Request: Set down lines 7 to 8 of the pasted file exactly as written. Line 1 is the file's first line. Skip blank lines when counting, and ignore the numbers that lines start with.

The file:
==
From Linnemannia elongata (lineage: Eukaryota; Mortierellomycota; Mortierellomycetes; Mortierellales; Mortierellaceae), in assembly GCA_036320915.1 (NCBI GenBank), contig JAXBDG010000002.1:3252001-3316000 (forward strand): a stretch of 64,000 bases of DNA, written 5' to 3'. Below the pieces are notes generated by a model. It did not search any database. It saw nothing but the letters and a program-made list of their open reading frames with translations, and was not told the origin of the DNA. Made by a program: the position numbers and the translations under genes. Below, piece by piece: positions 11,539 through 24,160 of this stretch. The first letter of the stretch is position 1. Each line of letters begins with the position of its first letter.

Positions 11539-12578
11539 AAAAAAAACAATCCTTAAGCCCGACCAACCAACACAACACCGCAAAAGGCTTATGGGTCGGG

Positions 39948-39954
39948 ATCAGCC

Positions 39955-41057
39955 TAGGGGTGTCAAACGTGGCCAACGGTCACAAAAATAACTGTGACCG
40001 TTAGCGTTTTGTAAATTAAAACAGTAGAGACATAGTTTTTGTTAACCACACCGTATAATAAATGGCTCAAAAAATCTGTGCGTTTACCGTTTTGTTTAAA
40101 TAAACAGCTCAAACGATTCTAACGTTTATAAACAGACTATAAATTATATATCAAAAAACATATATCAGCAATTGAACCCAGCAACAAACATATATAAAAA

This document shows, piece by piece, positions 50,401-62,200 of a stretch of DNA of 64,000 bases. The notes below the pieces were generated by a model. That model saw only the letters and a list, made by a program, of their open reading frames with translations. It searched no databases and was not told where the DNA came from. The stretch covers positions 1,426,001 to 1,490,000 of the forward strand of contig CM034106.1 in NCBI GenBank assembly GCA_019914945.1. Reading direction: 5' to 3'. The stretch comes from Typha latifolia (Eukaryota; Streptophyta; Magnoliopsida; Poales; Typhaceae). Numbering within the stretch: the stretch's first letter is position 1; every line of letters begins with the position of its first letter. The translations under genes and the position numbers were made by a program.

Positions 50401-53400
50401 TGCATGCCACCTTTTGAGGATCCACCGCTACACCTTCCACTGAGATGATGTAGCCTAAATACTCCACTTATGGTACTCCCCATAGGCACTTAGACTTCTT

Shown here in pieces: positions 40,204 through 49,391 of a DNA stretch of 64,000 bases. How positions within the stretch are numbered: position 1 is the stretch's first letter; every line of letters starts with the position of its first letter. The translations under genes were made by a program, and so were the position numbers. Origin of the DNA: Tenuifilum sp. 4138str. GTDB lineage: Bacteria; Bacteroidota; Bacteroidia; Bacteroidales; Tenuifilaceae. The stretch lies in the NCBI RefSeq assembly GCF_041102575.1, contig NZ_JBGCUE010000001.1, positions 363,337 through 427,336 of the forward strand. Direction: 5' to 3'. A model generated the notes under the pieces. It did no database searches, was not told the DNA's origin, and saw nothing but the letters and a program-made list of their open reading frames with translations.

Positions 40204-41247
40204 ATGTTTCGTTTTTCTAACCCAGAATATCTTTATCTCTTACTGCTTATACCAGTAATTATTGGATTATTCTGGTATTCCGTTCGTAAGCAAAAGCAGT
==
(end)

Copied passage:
39955 TAGGGGTGTCAAACGTGGCCAACGGTCACAAAAATAACTGTGACCG
40001 TTAGCGTTTTGTAAATTAAAACAGTAGAGACATAGTTTTTGTTAACCACACCGTATAATAAATGGCTCAAAAAATCTGTGCGTTTACCGTTTTGTTTAAA